No disrespect to the lawyerin’ class, obviously. But this BS shouldn’t be an avenue for Thomas Mars to get rich. This should not. be. this. hard. These transfers should be accepted automatically. The only thing that should be out of bounds is having coaches recruit kids at other schools before they enter the portal.

    The NCAA’s big thing is that student athletes shouldn’t receive extra benefits not available to the student body just because they’re athletes (despite the huge disproportionate impact they have on the school when compared to the typical student). Well, fine. If athletes can’t have extra benefits regular students can then they should AT A MINIMUM enjoy the same benefits and freedoms available to the student body at large, and that includes the freedom to pursue, or even pretend to pursue, an education at any school that will accept them at any time. Full stop.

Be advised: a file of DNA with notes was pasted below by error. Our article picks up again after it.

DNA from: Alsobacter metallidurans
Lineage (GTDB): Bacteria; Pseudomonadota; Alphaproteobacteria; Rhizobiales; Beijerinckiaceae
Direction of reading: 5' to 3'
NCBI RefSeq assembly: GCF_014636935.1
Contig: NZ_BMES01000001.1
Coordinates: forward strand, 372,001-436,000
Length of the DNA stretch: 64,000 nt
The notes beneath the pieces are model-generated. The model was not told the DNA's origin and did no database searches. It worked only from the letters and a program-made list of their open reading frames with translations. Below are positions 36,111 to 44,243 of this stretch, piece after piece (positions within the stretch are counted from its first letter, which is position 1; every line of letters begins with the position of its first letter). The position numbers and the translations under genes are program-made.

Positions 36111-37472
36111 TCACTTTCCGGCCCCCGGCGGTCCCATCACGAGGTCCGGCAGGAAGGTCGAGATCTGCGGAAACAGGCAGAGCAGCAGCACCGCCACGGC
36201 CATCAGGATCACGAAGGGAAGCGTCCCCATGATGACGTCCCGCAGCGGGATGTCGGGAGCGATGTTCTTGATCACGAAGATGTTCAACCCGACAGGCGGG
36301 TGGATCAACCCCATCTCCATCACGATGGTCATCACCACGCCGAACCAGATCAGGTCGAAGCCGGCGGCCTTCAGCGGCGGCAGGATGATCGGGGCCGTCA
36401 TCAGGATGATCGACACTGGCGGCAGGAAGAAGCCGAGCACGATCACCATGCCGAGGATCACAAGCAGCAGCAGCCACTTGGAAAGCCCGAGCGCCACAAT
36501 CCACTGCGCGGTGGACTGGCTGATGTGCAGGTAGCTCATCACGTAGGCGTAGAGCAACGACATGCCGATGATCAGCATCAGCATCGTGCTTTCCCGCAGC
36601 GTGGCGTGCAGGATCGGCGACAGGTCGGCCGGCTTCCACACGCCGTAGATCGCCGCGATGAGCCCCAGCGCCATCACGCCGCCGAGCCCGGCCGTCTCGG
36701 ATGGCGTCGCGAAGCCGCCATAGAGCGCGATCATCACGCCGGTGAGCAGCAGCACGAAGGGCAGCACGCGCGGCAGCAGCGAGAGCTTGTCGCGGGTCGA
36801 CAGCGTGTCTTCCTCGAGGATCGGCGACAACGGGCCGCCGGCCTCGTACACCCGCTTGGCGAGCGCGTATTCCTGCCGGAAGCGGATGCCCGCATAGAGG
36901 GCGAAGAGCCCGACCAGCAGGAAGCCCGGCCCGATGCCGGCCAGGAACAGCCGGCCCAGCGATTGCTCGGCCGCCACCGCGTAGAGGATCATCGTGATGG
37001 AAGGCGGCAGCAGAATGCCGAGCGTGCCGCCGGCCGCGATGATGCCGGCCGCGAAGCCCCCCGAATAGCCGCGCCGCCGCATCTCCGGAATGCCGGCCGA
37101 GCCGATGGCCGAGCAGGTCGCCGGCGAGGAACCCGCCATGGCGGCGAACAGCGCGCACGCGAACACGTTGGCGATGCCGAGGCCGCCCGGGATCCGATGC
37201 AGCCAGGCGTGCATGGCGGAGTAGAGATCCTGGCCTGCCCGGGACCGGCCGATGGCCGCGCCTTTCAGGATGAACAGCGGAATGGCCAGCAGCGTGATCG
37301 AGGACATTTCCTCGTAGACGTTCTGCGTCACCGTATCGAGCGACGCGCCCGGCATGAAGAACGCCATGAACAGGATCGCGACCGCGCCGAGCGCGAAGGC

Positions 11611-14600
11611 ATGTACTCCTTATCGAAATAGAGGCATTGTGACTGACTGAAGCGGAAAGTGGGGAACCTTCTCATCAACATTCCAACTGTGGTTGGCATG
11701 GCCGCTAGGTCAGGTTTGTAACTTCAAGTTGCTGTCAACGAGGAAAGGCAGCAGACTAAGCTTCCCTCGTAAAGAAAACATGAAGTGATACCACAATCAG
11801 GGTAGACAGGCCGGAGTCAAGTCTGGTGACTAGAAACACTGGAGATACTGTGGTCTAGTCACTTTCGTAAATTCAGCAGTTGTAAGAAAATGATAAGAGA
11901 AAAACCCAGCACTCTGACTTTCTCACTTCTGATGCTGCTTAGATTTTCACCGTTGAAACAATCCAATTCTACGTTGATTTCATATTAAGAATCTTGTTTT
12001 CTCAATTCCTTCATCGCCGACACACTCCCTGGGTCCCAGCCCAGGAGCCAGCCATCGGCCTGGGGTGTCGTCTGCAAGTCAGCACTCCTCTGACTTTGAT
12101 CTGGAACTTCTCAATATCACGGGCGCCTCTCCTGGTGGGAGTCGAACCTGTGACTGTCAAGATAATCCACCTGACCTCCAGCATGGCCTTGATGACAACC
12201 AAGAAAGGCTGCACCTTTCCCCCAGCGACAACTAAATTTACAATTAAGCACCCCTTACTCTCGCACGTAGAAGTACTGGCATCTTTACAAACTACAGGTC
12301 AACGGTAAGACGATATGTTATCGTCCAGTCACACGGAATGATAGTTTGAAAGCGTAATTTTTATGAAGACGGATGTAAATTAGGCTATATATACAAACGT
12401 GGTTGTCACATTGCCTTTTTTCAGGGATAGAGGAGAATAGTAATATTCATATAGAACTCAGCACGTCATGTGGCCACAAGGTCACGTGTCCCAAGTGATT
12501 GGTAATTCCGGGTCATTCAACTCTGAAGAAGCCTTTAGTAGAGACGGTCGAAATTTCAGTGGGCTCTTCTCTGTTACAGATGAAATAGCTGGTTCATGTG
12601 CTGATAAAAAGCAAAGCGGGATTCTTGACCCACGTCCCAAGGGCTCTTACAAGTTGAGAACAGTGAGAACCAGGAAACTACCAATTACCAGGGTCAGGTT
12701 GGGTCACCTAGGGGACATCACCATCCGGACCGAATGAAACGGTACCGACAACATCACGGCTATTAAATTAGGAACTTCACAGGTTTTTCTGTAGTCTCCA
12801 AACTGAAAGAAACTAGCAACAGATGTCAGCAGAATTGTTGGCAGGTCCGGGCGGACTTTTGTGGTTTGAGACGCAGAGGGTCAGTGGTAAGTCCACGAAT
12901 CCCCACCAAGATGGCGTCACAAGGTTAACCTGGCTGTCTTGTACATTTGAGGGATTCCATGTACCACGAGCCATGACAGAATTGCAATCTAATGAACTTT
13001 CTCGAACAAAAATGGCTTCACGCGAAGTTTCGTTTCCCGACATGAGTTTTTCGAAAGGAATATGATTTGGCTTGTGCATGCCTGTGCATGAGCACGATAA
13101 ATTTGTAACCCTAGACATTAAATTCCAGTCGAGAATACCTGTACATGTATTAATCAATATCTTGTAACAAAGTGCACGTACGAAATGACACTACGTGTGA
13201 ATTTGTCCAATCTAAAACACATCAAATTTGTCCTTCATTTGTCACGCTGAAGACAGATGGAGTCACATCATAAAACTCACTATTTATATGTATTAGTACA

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    • Go Dawgs!

      The NCAA wants to waste a year of this kid’s athletic career over FIVE MILES. I’m 39 years old and I run five to six days a week and in 2019 I am AVERAGING five miles per run. The NCAA is screwing this kid over a distance that I literally cover on foot almost every day in fewer than 45 minutes.

      Why do we still have this ridiculous organization running things?

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  4. DREW

    I just sent an email to Mark Emmert.
    Here is his email address. memmert@ncaa.org.

    I say we send him so many emails the whole NCAA system crashes

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  5. Former Fan